Fatal Policy Failures at Defence
There can have been few more damaging reports issued about the way in which defence matters are managed today than the investigation by Charles Haddon-Cave into the 2006 RAF Nimrod crash. Published on Wednesday, he uses direct language to condemn a "systemic failure" which brought about the tragic accident that lost 14 service lives. Revealingly, on the day that Gordon Brown announced a complete U-turn on TA training - originally cancelled to save money, now reinstated due to serious opposition at a saving that puts TA personnel in danger when serving - Haddon-Cave's most serious accusation is that the wholesale culture in the RAF has moved from safety to budgetary concerns. In effect, forget airworthiness and concentrate on costs. This is no way to run the military.
Two of the ten named individuals singled out for criticism were the first Chiefs of Defence Logistics, General Sir Sam Cowan and Air Chief Marshal Sir Sam Pledger. These were servicemen promoted to the highest level and charged with implementing government cost saving initiatives that were bound to result in safety failures somewhere along the line. Cowan instituted a cost saving regime that was ruthlessly pursued, while Pledger apparently even wondered whether he should continue with such a scheme in the light of the government's wars in Afghanistan and Iraq. That he did so, seemingly against his better judgement, is what has led to his shaming by Haddon-Cave.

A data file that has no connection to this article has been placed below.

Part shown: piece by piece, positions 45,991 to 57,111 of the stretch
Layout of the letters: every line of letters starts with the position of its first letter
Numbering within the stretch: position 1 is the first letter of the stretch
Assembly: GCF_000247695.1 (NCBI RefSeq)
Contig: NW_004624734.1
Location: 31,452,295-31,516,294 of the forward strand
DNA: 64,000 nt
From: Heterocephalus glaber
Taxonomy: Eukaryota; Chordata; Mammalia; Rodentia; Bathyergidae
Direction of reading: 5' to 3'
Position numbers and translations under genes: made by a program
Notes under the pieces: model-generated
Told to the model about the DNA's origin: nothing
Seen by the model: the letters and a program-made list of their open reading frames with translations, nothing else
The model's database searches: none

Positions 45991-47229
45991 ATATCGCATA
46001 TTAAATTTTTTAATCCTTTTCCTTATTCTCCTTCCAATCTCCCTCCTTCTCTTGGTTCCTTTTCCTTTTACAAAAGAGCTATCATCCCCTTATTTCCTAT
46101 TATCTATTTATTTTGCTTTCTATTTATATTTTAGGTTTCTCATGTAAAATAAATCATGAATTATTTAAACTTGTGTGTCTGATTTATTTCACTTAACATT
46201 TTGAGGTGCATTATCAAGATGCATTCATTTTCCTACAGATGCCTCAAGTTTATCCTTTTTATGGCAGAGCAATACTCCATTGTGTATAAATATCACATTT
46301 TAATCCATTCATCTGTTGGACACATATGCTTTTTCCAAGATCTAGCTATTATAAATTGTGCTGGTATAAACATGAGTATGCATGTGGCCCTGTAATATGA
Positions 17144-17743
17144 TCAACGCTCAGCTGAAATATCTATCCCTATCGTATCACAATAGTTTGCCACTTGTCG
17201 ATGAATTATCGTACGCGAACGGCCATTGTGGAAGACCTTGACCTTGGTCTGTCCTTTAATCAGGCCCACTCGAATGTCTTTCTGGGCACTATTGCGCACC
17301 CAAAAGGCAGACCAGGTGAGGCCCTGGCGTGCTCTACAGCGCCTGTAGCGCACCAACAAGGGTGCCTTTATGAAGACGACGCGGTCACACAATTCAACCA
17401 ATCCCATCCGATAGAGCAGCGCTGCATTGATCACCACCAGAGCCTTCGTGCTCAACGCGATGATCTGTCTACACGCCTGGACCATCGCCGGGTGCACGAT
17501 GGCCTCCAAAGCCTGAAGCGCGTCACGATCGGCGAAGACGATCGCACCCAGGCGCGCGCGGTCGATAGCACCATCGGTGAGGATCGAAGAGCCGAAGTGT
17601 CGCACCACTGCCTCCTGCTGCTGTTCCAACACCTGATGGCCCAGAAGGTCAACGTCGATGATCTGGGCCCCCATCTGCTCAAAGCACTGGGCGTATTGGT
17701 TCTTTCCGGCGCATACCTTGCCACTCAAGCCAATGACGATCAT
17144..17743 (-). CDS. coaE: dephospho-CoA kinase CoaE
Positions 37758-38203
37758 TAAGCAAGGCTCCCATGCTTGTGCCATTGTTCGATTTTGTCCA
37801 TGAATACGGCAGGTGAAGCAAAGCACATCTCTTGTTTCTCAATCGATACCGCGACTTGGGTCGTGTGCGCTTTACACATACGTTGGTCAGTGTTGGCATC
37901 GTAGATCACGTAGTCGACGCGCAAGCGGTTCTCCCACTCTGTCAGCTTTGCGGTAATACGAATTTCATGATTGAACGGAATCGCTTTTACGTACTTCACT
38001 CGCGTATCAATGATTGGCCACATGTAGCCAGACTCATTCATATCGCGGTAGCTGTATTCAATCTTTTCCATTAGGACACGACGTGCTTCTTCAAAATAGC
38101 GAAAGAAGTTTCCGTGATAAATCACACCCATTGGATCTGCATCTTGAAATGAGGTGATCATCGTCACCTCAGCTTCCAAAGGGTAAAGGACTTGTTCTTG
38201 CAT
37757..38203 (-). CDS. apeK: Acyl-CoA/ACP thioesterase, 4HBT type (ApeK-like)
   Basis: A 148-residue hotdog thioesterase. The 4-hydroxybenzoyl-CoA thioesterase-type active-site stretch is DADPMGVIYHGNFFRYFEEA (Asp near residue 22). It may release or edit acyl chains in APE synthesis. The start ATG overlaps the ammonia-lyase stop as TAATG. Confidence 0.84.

Then there are the civilian contractors, each incompetent and careless on the issue of safety. Two of the named individuals worked for Qinetiq, the defence firm that was later privatised by the government, netting its executives windfall payments of up to £20million and £23million. There can surely be no greater indicator of the bankruptcy of defence logistics, and a shameful government policy that commits the armed services to a greater and more complex level of armed combat than has been seen since 1945, whilst at the same time cutting its budget and placing huge pressure to deliver financial savings above everything else.
The Haddon-Cave report has shed light on the appalling nature of the Nimrod tragedy, but it has cast its beam inadvertantly wider by illuminating the whole shoddy structure of current defence policy. The same shoddiness led to the Chinook crash of 1994 - a crash initially blamed on pilot error before a campaign by the dead pilots' families eventually revealed that software problems were to blame. Software problems for the chinooks further led to 8 new helicopters, ordered at a cost of £259million, being indefinitely grounded. And Gordon Brown wanted to save a comparatively paltry £20million by stopping all TA training.
There isn't much that is positive about this whole dismal saga. The government, its defence agencies, and senior servicemen, stand monumentally indicted. But Haddon-Cave's report has at least brought all this into the open, and its direct, critical style should be the template for every future independent report into the sometimes fatal failings of government. Openness has brought us this, as it has brought us the knowledge of our MPs' expenses shenanigans, and there can surely be no good argument against introducing stronger and more far-reaching Freedom of Information legislation as soon as possible.